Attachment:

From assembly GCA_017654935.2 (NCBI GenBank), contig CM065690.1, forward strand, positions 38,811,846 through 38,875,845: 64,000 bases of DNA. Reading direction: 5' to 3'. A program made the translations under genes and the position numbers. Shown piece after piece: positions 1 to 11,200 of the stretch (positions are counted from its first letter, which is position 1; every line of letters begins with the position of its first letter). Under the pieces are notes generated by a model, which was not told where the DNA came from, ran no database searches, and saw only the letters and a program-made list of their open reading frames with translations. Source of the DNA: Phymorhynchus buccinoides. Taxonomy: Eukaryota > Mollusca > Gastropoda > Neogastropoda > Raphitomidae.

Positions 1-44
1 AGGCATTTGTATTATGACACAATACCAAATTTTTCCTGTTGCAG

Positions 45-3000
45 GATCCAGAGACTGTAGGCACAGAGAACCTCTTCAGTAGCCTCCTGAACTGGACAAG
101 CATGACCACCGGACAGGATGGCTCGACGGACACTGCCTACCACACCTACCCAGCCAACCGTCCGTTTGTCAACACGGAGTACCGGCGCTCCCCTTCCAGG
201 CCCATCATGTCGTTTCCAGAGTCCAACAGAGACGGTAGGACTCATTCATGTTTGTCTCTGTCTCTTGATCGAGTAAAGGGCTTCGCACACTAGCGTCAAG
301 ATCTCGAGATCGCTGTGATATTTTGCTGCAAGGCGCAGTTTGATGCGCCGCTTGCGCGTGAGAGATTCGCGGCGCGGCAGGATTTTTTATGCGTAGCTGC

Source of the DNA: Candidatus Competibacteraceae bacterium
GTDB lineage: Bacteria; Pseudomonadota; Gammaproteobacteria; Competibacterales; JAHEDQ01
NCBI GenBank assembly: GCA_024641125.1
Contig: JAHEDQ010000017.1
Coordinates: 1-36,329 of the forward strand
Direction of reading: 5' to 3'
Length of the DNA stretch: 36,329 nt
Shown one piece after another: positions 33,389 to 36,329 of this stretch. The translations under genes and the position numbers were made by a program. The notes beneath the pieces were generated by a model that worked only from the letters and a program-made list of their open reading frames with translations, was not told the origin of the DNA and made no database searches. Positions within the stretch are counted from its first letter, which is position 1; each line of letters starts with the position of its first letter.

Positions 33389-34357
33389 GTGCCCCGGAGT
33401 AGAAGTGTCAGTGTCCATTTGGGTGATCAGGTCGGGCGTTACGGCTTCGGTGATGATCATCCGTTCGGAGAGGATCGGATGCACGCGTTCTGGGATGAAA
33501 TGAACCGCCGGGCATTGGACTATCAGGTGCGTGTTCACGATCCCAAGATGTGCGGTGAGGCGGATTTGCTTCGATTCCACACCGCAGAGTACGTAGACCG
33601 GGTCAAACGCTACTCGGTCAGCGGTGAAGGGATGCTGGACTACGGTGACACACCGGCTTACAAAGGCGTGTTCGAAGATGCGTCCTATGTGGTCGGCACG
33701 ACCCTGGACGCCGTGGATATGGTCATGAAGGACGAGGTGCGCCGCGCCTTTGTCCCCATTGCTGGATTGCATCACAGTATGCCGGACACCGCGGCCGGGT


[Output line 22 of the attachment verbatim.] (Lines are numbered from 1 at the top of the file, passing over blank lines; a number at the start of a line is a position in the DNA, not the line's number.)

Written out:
33701 ACCCTGGACGCCGTGGATATGGTCATGAAGGACGAGGTGCGCCGCGCCTTTGTCCCCATTGCTGGATTGCATCACAGTATGCCGGACACCGCGGCCGGGT